Residents, community leaders, health officials and organizations have worked to bridge those health inequity gaps, build relationships and language accessibility in a pandemic that makes it structurally challenging for already vulnerable people to not be affected.
This includes physicians establishing practices in medical deserts; nonprofits planting trees to offset high heat in formerly segregated neighborhoods; a hotel program for those who can’t isolate — which Avula said its use has skewed more toward Black Richmond residents; raising money for rent support and income replacement; mask distribution; food pantries; hiring more bilingual contact tracers; testing sites in predominantly Black and Latino neighborhoods.
But attendance rates at sites are also decreasing, said Avula. In Southwood Apartments, a largely Latino residential community, 200 to 300 people would get tested. Now it’s half.
Gago said part of this stems from fear that while testing is free, hospitalization isn’t. Accessing funds through government entities can be problematic, he added, due to concerns on receiving a public charge — a ground of inadmissibility due to using public benefits that can impact an individual’s immigration process. Gago said this can be an added stressor for immigrant populations as they navigate how neighborhood socioeconomic status impacts resident access to health.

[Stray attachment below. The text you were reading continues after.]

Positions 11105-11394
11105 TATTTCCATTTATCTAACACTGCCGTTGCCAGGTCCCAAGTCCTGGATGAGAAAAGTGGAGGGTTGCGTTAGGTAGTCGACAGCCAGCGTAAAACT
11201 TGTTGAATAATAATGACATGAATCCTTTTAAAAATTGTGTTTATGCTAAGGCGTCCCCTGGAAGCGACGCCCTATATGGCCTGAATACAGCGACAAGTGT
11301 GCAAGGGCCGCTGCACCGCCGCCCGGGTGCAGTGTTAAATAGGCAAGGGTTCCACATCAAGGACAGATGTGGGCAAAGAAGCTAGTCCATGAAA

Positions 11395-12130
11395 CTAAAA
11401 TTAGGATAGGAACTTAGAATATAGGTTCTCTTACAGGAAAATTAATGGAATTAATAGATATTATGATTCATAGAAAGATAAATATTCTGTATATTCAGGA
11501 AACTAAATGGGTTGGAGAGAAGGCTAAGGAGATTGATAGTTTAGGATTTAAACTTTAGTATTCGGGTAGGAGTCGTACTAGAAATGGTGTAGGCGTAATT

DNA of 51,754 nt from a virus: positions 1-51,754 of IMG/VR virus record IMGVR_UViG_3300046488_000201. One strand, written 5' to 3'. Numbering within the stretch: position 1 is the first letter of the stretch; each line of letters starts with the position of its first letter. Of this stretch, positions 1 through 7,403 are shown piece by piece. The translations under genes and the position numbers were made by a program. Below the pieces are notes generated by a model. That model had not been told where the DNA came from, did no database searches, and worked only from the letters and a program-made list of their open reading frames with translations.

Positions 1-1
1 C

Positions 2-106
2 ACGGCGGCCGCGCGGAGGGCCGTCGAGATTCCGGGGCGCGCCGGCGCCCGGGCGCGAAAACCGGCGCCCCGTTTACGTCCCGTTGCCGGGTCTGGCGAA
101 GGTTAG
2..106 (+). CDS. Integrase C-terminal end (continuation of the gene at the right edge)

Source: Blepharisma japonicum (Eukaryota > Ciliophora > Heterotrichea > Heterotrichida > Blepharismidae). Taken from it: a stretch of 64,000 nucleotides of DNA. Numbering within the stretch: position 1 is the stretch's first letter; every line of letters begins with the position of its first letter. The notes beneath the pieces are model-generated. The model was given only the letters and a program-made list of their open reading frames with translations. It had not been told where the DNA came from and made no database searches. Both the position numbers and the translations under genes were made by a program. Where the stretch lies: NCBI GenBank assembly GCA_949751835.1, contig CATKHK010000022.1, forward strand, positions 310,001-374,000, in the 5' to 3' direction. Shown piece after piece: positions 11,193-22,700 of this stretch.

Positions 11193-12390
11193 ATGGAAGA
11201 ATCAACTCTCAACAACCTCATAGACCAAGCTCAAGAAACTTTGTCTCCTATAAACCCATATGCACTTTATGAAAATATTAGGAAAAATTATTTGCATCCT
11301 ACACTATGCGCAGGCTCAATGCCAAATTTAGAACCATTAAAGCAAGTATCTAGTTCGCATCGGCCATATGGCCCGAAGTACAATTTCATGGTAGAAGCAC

The lack of access is compounded with a historical mistrust in the health care system due to institutionalized racist practices, said Dr. Joe Fields-Johnson, a family physician opening a Spanish-speaking practice on Hull Street in the fall to widen affordable access to primary care.
“It’s the structure of our society that’s causing, through racism and bias against languages, those negative outcomes,” said Fields-Johnson. “I vehemently disagree with the idea that it’s not our responsibility to manifest policy or provide services to protect these people.”
Fields-Johnson’s clinic model doesn’t require insurance but instead, a monthly membership fee to create a feasible pathway to affordable health care in a city where 1 in 6 residents are uninsured, according to the U.S. Census Bureau.
Across the state, data from the Virginia Health Care Foundation indicates 712,000 Virginians do not have health insurance.
The city’s poverty pockets are concentrated in public housing communities and low-income areas — an aftermath of decades-long racist housing policies that redlined neighborhoods and impacted Black and Hispanic residents.
The result? Years of government neglect, little to no doctor’s offices or shaded spaces, limited access to grocery stores with fresh food and a shorter life expectancy than wealthier parts of town.
In Westover Hills, a white middle class neighborhood, residents live, on average, 20 years longer than someone in Gilpin Court, a public housing community, according to a 2015 VCU Center on Society and Health study.
With the pandemic, these structural and complex inequities established well before March exacerbated health disparities, said health officials, highlighting systemic and policy failures that sent hundreds of thousands scrambling.
“Sadly, the only way people get more serious is when it affects somebody near you,” Gago said.
Some communities can’t wait for that, he said.